Do you really know what would happen if you carried out your plan? Do you know that our family would be plunged into a dark, irreversible cycle of grief and guilt? How could we possibly tell your adored nephew that he will never see you again? His face lights up when you walk into the room. He worships the ground you walk on.
How will Dad cope? You both are so close, he loves bouncing ideas off you, he depends on your friendship, your company, your opinion. You are so important to him. He loves going to football matches with you and that would definitely end if you were not around. You have a way with him that no one else does.
Your siblings would have to carry on with their lives, racked with guilt and pain. Losing you would cast a dark, dark cloud of sadness over them for the rest of their lives leaving them with the conviction that they could somehow have prevented this, although logic says otherwise. Do you really want to lay this on them? I know you are in unimaginable pain right now and believe you have a way of ending this. In reality what you will do is cast all of your anguish, all of your past and present hurts, on to all of us. It would be like picking up a relay baton except for its immense weight for all of us to carry for the rest of our lives.
Me? I just can't imagine a future without you in it. Did I ever tell you that the moment you were born, I saw a light surrounding you and could not take my eyes off you for a second. You grew into a fine young man. Your smile was your signature - it was disarming. Do you really know what losing you would do to me? How everything would change, even though it might look the same, it would feel different, alien even? My life, my spirit would be shattered knowing I couldn't help my darling son at his darkest hour. How could I deal with the paralysis of grief? I would constantly call your name, wonder where you are. How could it be possible that you are no longer here? More guilt, more pain, a sense of loss beyond belief.
When you went to Australia, for a year or so, your Dad cried the whole way home from the airport, I cried for the next two weeks at the mention of your name. But we eventually adjusted to you not being around and visited you in Oz and loved spending time with you there. You were always such easy company to be in. It was tough being without you then for such a long spell; how could we possibly adjust to you never being around again. How would I sleep a proper sleep again? How would I wake from the nightmare to realise on waking that this is real? Yet I would long for the day to be over in the hope that I could blot all of this horror from my mind with the possibility that sleep would eventually take over.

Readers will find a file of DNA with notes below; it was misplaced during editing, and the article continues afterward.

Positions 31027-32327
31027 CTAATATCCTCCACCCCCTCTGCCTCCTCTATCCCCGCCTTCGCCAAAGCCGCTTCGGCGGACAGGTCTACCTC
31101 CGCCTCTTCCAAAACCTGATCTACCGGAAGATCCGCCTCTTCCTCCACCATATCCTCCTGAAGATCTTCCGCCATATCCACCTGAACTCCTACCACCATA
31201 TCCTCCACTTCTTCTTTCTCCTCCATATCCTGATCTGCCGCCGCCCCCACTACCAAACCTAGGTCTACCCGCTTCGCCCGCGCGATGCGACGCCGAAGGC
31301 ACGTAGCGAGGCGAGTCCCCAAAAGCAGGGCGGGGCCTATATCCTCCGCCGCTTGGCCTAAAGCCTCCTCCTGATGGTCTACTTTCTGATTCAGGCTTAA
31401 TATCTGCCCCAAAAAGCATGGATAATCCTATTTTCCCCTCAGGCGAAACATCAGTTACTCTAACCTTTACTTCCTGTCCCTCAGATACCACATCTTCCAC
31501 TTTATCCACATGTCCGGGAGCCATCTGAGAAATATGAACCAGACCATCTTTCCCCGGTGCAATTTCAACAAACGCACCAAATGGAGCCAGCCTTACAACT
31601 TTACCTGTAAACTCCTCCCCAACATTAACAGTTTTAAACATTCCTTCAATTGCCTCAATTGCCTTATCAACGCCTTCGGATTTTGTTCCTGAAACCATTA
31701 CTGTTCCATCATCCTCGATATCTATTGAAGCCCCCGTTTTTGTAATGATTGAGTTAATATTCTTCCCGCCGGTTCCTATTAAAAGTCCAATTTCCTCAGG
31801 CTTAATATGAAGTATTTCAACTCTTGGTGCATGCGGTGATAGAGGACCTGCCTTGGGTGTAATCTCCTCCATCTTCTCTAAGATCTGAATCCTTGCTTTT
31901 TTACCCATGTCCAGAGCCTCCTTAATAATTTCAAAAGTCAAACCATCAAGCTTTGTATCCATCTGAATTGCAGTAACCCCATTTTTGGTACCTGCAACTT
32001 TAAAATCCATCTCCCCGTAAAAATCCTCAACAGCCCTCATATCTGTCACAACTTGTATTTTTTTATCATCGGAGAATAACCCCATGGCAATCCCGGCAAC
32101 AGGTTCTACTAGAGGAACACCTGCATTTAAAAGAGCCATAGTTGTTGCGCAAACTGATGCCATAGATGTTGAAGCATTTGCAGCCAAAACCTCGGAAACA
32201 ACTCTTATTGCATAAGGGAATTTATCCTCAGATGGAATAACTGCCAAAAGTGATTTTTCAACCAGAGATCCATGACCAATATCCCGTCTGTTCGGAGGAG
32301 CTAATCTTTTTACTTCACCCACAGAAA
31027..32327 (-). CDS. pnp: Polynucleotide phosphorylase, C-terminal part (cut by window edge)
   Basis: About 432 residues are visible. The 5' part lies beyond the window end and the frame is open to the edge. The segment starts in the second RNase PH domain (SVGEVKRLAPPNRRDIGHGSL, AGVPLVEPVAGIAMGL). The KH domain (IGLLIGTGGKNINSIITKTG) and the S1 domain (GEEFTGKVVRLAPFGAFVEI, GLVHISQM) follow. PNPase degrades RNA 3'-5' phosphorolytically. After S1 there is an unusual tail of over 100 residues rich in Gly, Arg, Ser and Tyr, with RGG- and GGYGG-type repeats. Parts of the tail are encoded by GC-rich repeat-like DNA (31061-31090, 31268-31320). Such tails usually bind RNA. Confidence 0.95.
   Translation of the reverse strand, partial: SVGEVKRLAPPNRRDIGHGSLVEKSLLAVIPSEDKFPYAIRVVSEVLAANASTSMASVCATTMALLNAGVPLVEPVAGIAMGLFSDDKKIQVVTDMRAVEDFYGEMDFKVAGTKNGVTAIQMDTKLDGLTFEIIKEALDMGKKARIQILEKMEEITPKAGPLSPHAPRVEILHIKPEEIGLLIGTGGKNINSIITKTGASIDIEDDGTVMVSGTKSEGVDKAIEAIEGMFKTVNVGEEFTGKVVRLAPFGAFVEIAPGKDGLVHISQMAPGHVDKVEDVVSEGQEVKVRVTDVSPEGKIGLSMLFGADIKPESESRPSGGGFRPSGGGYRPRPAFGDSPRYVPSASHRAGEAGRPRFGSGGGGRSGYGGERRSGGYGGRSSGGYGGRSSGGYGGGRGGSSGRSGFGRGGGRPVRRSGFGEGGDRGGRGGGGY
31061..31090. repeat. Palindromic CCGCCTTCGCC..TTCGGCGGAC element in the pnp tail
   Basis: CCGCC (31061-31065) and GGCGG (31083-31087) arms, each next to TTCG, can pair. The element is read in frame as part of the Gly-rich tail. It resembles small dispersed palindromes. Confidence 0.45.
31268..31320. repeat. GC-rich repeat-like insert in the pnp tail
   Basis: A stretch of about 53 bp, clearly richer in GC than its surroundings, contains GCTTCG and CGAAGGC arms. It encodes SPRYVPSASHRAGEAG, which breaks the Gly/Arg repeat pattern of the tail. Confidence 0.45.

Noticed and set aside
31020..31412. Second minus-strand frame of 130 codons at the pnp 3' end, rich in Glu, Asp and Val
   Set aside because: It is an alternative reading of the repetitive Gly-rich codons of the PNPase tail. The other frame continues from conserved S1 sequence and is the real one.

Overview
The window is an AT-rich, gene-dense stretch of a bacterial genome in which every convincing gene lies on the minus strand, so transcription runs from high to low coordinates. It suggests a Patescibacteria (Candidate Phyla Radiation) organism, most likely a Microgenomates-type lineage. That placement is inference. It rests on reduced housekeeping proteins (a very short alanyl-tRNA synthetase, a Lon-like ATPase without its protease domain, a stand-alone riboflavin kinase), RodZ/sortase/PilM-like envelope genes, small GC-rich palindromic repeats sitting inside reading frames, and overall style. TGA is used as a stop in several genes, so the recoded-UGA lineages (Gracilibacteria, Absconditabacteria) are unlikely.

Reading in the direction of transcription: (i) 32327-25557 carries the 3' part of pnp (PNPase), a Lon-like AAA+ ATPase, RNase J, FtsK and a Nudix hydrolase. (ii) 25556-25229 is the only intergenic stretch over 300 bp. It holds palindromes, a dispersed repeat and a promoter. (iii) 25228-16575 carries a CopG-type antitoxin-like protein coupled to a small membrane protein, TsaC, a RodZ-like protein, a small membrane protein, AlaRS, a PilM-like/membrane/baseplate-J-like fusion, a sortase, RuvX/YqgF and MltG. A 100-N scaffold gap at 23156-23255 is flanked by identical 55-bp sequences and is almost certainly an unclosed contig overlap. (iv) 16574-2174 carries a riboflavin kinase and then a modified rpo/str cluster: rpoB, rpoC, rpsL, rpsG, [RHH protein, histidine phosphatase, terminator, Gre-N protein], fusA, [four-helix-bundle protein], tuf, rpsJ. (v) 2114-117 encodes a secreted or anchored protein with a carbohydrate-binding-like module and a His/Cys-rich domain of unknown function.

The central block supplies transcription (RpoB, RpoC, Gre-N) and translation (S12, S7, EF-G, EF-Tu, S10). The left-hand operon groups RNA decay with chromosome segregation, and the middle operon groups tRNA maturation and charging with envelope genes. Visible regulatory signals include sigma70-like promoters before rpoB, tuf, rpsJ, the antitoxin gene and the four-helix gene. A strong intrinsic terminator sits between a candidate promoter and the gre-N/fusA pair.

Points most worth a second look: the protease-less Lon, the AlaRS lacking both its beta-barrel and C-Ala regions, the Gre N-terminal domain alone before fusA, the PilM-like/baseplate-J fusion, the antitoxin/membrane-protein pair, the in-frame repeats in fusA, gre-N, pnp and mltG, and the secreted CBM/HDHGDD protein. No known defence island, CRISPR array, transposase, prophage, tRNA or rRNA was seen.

I've been walking so much during this past week to try to clear my head and now realise the precious moments I have missed with you. There is no going back if you do this. I know you are hurting and see no other way, but there is another way, there is always another way.
This dark blanket of pain can be lifted from you and with help you can again see that life is worth living. Please stay with me, Patrick, and share your future with us all. We love you so much and are so proud of you and all you have achieved. I want you close to me always, but it is not my choice.
Please don't do this to me Patrick, don't do this to your mother. I love you too much to let you go.
Name and address with editor
I remember the last time I saw your face, standing at the front door in your business suit, December 2015, books under your arms for my son Jonathan, now four.
I called you the night he was born - it's a boy, Jonathan - and you laughed, "great, another John". You were a business teacher, an author, a publisher, a managing director and my boss for eight years. Over that time, you became more than a boss - you were a family friend, a mentor, and a father figure. We travelled the length and breadth of the country together promoting new books to teachers - "the gospel according to John" I called it. At those events, you loved mingling with everyone, you loved the buzz, and you loved giving away books on the night, so much so you were like a Late Late Show host, one for everyone in the audience.
After all those events, we got back into the car, you were a home bird, didn't like staying in hotels, we'd talk on those journeys home, listen to country music which I didn't really like but you loved it. We'd stop at least twice for tea, and then sometimes for an eye break. I'd shuffle in the handbag to wake you as I feared some nights you would fall into a deep sleep. Then we'd be off again on our journey home. We clocked up a lot of mileage you and I, book launches in Boston, book launches in New York. I'd say we covered more than 200 launches in our years together.
Do you remember when you sat in a salon in New York and asked for a haircut and they told you they could do your nails but not your hair? We couldn't stop laughing at that one? You had brilliant stories, always entertaining. I'd love to hear them again.
You were very kind in 2007 to let me have a career break "as long as you come back, now". What boss would give you that these days?